1888, Iris bracteata by Sereno Watson
Garden And Forest p43, March 21, 1888
AMONG the peculiar species of the genus Iris which are found upon the Pacific slope of North America, the one here figured is one of the more notable and interesting. From near the extremity of its slender rootstock it sends up a flowering stem which is covered by loose sheathing and overlapping bracts, purplish, and scarcely differing from the bracts which subtend the flowers. The flowers are usually large, either nearly pure yellow or the recurved sepals (or "'falls'," as they are sometimes called), veined with bluish purple. The tube of the flower is very short and funnel-shaped, and the sepals, as in all Western species, are without beard or crest. The petals are narrow and erect, and the narrow styles are much prolonged beyond the antliers. The leaves that arise from the rootstock are solitary, at first sheathed at base by several thin, equitant bracts which appear to soon dry and wither. The leaf itself is linear and taller than the stem, thick and leathery, and persistent to the second or third year. When dry, the margins become revolute as a consequence of a dissimilarity in the two surfaces. The ordinary equitant leaf of Iris is as if it were folded longitudinally upon itself, so that the two surfaces are identical in character. Here, while one side is smooth, close and bright green, as usual, the other is lighter colored, with a very thin cuticle crowded with stomata, making it, of course, much more hygrometric.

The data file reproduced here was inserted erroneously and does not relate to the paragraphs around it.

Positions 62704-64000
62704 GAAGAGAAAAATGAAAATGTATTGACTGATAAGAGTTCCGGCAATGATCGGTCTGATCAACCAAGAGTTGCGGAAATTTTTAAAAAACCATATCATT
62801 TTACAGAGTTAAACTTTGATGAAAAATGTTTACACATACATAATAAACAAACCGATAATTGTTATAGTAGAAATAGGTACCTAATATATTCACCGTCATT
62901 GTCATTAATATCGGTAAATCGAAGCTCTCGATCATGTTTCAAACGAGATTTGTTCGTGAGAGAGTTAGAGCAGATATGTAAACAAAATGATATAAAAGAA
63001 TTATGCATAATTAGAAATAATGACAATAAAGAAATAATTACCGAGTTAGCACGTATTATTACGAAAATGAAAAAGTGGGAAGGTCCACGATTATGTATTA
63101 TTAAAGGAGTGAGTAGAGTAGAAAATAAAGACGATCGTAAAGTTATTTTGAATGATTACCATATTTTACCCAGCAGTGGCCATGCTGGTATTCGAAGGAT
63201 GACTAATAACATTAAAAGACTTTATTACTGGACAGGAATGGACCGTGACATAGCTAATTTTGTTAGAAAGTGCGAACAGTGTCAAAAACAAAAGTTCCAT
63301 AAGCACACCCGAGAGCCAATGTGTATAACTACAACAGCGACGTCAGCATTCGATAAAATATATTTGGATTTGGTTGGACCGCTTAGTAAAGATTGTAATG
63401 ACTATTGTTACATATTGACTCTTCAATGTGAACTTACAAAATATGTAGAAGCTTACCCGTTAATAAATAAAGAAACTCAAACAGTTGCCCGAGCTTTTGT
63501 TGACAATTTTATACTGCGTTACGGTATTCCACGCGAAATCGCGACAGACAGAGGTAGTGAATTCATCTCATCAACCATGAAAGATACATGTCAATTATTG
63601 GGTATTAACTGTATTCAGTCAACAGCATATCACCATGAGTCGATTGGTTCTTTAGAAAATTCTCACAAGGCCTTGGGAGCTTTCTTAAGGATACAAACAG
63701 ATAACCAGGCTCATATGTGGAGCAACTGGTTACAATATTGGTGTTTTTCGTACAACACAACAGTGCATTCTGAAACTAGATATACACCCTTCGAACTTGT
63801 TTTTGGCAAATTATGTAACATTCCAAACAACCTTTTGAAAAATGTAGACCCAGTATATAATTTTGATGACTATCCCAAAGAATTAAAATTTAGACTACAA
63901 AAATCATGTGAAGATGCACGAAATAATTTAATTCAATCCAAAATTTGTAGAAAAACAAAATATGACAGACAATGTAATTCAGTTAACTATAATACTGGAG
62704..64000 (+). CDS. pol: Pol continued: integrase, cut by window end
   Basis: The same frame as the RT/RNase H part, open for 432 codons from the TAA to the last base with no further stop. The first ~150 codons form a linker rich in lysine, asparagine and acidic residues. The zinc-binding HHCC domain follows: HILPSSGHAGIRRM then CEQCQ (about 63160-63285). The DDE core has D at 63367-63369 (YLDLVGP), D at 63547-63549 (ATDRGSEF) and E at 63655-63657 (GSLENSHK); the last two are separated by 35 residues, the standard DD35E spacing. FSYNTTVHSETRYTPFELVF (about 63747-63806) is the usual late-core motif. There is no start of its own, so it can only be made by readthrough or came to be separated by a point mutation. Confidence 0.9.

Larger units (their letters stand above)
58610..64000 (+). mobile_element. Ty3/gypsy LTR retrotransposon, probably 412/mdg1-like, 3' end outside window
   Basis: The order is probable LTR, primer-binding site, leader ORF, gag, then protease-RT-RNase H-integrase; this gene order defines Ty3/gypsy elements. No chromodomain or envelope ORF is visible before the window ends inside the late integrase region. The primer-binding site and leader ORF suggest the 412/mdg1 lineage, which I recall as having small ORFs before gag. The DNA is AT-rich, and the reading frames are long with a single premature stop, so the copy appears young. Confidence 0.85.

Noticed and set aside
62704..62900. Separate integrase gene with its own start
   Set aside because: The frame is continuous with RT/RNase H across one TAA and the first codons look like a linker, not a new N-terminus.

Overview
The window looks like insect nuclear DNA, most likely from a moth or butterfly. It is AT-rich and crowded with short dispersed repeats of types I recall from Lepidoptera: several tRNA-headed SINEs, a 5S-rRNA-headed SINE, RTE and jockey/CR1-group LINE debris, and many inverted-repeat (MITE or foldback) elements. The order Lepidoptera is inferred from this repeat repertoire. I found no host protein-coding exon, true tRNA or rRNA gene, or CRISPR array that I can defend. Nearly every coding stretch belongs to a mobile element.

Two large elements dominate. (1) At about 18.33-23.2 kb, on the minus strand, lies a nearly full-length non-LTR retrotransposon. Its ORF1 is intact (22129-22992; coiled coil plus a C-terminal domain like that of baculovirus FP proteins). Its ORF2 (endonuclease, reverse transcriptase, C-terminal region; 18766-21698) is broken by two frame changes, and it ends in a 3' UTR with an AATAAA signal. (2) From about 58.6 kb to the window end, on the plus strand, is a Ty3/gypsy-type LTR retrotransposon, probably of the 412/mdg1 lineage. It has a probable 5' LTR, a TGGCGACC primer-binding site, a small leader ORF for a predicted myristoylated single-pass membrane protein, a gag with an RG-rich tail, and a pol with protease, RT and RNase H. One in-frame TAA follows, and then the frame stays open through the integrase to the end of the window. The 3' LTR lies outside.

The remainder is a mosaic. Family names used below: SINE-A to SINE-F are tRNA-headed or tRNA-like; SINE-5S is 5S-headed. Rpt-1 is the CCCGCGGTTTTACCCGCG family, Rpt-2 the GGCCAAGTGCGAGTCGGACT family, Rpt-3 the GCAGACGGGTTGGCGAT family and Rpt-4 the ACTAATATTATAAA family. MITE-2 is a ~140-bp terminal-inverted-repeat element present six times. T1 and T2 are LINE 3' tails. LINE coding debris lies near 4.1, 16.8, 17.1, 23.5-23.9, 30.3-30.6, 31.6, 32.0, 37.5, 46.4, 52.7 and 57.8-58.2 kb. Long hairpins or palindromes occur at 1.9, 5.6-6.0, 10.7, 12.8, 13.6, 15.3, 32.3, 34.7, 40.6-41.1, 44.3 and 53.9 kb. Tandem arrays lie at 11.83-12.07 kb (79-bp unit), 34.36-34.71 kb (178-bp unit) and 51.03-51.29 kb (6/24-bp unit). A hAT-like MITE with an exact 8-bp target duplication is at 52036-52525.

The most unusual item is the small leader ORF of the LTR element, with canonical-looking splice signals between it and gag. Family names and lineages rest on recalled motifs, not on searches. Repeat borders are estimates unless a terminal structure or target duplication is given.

This species was found by Mr. Thomas Howell, of Arthur, Oregon, in 1884, in the mountains of Josephine County, very near the southern boundary of that State, flowering in the latter part of April and in iVIay. In 1887 he again visited the locality and secured roots, from which it is hoped that the plant may be introduced into cultivation. In its characters it is most nearly allied to I. Douglasiana, which is common in the Coast Ranges of California from Del Norte to Alameda County. That species is much more leafy, and the usually pale lilac flowers have a much longer and narrower perianth-tube. The accompanying figure is from a drawing by Mr. C. E. Faxon. 5. IV.
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